CRC Head Office
University of Adelaide
Australia Pipeline Industry Association
Ensuring adequate resistance to longitudinal, shear fractures in natural gas pipelines is a fundamental requirement of gas transmission system design. The Australian pipeline industry, in a major conference ("Fracture Control in Gas Pipelines", Sydney 1997), concluded that there was a significant need to conduct full scale burst tests of relevance to current and future operations. The project therefore seeks to define a specification for the conduct of a series of fracture propagation tests. It is envisaged that these tests would provide the basis for developing new data and validating the empirical correlations which ensure the continuing performance, integrity and safety of Australian pipelines.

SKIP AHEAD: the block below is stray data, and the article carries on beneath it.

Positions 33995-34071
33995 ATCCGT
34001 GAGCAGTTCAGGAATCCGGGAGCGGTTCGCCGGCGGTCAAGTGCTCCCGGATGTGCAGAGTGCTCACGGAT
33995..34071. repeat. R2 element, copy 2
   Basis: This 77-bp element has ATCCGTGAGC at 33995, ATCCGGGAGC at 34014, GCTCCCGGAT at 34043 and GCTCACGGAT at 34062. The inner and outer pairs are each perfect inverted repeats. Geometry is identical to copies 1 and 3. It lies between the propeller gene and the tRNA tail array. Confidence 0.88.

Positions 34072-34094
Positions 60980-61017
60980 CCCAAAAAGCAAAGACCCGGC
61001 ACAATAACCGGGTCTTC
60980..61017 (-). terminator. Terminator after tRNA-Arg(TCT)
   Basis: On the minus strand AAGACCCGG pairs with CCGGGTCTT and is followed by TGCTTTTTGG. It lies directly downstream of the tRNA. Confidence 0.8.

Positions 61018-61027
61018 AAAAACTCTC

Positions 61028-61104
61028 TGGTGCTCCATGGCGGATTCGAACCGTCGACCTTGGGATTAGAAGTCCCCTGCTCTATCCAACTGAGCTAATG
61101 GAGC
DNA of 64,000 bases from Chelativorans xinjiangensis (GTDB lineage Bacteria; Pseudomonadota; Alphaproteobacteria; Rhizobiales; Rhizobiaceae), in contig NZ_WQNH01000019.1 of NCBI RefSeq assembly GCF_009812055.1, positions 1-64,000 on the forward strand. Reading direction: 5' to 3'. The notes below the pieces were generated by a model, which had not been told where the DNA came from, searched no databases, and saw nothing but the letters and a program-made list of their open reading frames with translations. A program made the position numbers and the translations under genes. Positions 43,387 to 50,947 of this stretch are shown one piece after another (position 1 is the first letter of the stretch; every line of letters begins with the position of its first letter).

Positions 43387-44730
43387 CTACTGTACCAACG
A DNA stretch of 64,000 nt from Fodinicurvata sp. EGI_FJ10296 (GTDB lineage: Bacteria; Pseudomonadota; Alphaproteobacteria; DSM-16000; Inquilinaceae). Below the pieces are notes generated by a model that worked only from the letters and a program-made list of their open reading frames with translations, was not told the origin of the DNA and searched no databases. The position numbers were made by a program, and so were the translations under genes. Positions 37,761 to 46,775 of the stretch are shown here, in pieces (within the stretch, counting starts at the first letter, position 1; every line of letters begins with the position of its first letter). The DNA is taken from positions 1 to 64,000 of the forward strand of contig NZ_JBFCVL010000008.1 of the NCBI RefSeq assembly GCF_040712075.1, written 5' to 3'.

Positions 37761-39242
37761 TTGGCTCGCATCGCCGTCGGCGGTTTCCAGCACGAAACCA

Stage 1 of this project will establish the test specification required for a series of pipeline crack arrest tests. This specification will be used to determine the test methodology, a test geometry and an approximate cost per test. These will be presented to industry for consideration. Should Stage 2 of the project be approved, this stage is envisaged to include the conduct of an initial series of tests. The crack arrest tests advocated above provide two major potential benefits to the pipeline industry: 1) The current uncertainty over the efficacy of fracture arrest design methods for Australian pipelines can be removed; 2) Avoids the cost of "overspecification" such as the use of margins of safety above the calculated arrest toughness, and the use of crack arrestors when they may not be necessary.